What are signs of a depression? In this article, you will learn about women depression especially after child birth, signs, causes and prevention. Do not underestimate the power of depression after postpartum, it can be a great impact to the family including the newborn child.
If there are only positive emotions once the baby comes out, the world would have been a better place. But with joy and excitement come fear and anxiety too, and if not well taken care of, it can lead to something unexpected: a depression after postpartum.
Most new moms experience postpartum “baby blues,” which refers to anxiety, difficulty sleeping, and mood swings after giving birth. This is a combination of a sudden change in hormones and stress, where you get the feeling of being tearful, fragile, and overwhelmed. The good news is, this stage often lasts a maximum of two weeks. However, some mothers experience the signs of a depression, which is a lot longer and more severe than the above symptoms.
Postpartum Depression should be taken seriously because it can get worst – especially when suicidal thoughts start to cross your mind and you can no longer able to take care of your baby. Here are some other signs of depression after child birth that you should watch out for.
What are signs of a depression?
- You are withdrawing from your partner, family, and friends. You’re feeling more alone because you think nobody can understand what you’re going through.
- You don’t bond well with your baby. Bonding isn’t always immediate, but Postpartum Depression can make you feel like you don’t love your baby enough. This is also making you feel guilty and worthless.
- Overwhelming fatigue, which is often the result of labor, and delivery, combined with little sleep.
- You are experiencing severe panic attacks. This is when you always feel worried about anything, that it prevents you from sleeping. You are also crying excessively.
- Because you feel hopeless, you think about harming yourself or your baby.
- You also cannot think clearly and make decisions.
- You lost the appetite to eat.
- You are no longer interested in activities you used to enjoy.
Some mothers develop depression after postpartum for many reasons. The Physical Changes involve a dramatic drop in hormones in the mother’s body. Your thyroid gland that produces hormones may also drop, leaving you tired and depressed.
Emotional Issues come from sleep deprivation that you can’t even handle the minor problems. There will be a struggle of identity and that feeling that you’re no longer attractive because of how you look.
Your risk of Postpartum Depress can increase if:
- It was an unwanted or unplanned pregnancy.
- You are facing financial problems.
- Your support system is weak.
- Your baby is having health problems.
- You or a family member have a history of depression.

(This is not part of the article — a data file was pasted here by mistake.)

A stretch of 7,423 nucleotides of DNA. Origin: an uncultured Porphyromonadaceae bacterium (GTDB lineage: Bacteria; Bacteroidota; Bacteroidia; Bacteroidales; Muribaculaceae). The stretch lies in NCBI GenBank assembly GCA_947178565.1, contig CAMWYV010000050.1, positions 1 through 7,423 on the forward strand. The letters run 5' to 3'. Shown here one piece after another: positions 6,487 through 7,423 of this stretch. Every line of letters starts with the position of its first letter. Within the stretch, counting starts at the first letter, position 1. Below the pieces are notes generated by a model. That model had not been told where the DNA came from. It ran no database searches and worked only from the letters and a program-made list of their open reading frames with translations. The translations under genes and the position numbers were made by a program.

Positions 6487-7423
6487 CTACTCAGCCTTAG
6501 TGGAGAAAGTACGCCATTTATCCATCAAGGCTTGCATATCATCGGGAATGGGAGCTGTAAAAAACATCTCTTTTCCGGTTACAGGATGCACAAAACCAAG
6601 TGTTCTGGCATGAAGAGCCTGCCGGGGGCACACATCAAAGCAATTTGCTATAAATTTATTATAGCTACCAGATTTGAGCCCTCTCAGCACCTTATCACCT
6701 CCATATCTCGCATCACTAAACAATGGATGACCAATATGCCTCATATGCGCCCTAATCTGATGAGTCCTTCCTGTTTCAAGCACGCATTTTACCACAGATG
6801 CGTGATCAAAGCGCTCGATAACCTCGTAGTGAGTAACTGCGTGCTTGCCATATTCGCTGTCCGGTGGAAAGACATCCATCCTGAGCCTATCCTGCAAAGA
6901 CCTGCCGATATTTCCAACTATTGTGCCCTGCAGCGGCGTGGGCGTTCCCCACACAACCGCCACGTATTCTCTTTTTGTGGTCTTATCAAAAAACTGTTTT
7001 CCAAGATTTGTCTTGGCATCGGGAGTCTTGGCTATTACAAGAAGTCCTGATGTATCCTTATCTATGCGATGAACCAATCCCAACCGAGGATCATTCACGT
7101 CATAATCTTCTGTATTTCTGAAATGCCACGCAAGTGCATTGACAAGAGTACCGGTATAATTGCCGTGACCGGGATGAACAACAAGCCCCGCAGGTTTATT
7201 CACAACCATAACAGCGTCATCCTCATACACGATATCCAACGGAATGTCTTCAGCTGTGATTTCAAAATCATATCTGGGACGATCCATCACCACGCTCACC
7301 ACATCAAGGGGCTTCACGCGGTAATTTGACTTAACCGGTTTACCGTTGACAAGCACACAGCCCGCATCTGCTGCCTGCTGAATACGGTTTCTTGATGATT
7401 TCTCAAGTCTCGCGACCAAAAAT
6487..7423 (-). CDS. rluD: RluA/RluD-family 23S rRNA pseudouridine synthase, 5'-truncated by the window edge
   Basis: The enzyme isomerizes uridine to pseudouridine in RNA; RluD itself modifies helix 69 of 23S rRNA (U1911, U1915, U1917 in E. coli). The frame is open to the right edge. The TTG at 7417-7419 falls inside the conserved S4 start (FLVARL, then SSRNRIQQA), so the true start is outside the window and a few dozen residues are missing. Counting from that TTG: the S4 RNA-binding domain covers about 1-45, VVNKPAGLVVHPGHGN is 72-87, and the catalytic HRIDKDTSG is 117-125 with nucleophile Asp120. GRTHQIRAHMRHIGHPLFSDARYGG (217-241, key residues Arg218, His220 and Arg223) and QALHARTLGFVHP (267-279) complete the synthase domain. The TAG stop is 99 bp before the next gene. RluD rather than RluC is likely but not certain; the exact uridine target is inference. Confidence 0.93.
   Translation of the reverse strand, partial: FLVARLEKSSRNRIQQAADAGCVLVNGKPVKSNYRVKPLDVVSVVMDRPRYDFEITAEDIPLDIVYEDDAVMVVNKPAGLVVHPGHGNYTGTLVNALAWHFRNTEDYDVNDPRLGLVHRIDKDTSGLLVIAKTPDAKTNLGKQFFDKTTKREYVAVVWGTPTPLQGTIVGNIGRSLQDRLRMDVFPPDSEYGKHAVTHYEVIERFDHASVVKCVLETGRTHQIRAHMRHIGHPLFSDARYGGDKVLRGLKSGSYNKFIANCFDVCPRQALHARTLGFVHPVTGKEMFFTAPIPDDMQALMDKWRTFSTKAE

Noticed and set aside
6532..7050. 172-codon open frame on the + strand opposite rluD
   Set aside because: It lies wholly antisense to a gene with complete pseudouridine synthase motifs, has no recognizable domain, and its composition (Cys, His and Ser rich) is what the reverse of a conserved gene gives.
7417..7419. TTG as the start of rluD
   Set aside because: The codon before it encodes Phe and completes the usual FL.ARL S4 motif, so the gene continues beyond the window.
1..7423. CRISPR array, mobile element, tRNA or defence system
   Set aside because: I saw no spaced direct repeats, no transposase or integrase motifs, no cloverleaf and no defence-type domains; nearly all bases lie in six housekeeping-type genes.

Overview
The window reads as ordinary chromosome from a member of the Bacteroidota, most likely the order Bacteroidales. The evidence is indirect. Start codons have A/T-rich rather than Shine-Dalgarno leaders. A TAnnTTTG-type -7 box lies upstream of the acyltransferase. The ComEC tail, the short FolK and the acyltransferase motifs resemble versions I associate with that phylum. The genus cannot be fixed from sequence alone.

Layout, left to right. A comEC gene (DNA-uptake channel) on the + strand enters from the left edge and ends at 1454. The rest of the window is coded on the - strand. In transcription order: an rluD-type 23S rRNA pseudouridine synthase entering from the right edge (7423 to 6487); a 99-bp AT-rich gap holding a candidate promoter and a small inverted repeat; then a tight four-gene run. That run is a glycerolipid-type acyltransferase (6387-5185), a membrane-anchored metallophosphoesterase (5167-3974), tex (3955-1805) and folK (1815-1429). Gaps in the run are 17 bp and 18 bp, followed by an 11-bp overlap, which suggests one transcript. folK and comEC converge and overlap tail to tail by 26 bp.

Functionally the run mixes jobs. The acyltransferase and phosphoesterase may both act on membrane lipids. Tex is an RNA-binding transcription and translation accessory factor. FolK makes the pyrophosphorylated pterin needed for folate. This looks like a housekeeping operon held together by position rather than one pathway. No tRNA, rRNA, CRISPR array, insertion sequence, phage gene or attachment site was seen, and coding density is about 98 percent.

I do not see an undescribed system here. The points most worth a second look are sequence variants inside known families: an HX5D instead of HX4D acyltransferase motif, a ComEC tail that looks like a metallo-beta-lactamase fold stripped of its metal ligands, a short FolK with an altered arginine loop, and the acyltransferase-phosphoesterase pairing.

- You experienced Postpartum depression from your previous pregnancy.
- You have multiple births.
- You have gone through a stressful and challenging situation.
- You are having issues with your spouse.
All these can contribute and increase the risk of Postpartum Depression. If left untreated, it can last for several months or even longer. Sometimes, even if it’s treated, it can still affect future episodes of major depression for mothers.
How to cure depression?
If you ever experience these signs of a depression, treatment must be done promptly. The recovery can vary depending on the severity. Your doctor may refer you to a mental health professional, and you may be treated by either or both psychotherapy and antidepressants. It would be best if you continued the treatment until you get better. Otherwise, it may lead to a relapse.
How do you prevent a depression?
Prevention is better than cure, so even before the baby comes out, mothers should be well prepared for what’s to come. Here are tips on how to prevent Postpartum Depression:
- Prioritize your relationships. This is the best time to lean on others for support. You’ll need all the help you can get, so don’t be afraid to reach out. Don’t keep your feelings to yourself and talk to your family and friends as much as possible. Seek other women who are undergoing the same transition as you do where you can find the reassurance that you are not alone in this and everything is going to be all right.
- Take good care of yourself. Get back to exercise and skip the housework. Most importantly, don’t skimp on sleep. Get as much rest as you can and set quality time for yourself. Don’t forget to go out and get yourself some sunshine.
- Make time for your partner. Hire a babysitter and have some alone, quiet time with your partner. If you can, go out on dates where you don’t get distracted and do what you used to do.
- Secure attachment with your baby is the key. This is formed when mothers can respond to their baby’s needs, whether physical or emotional. You, as the mother and the child, must be in sync. For example, when your baby cries, you should immediately soothe your baby by feeding him or her. And if your baby is smiling, you also respond happily. These actions have to be done consistently for it to succeed. It enables both you and the child to feel completely secure.
Watch out for these signs of depression once you give birth. Explain your concern or what makes you feel bad and sad all the time. Talk to your spouse, parents, and friends and prepare together for it. Love and support from your spouse will certainly help a lot. If you think you are feeling worst, contact a professional immediately.
Last but not least, i would recommend those who is showing signs of a depression after child birth and if there is no one there to help, talk to the professional. I have included a link to Malaysian mental health helplines and resources. MALAYSIAN MENTAL HEALTH ASSOCIATION (MMHA) and seek for appropriate treatment and support.
Share your experience with us, have you encountered a depression after child birth? We love to hear from you.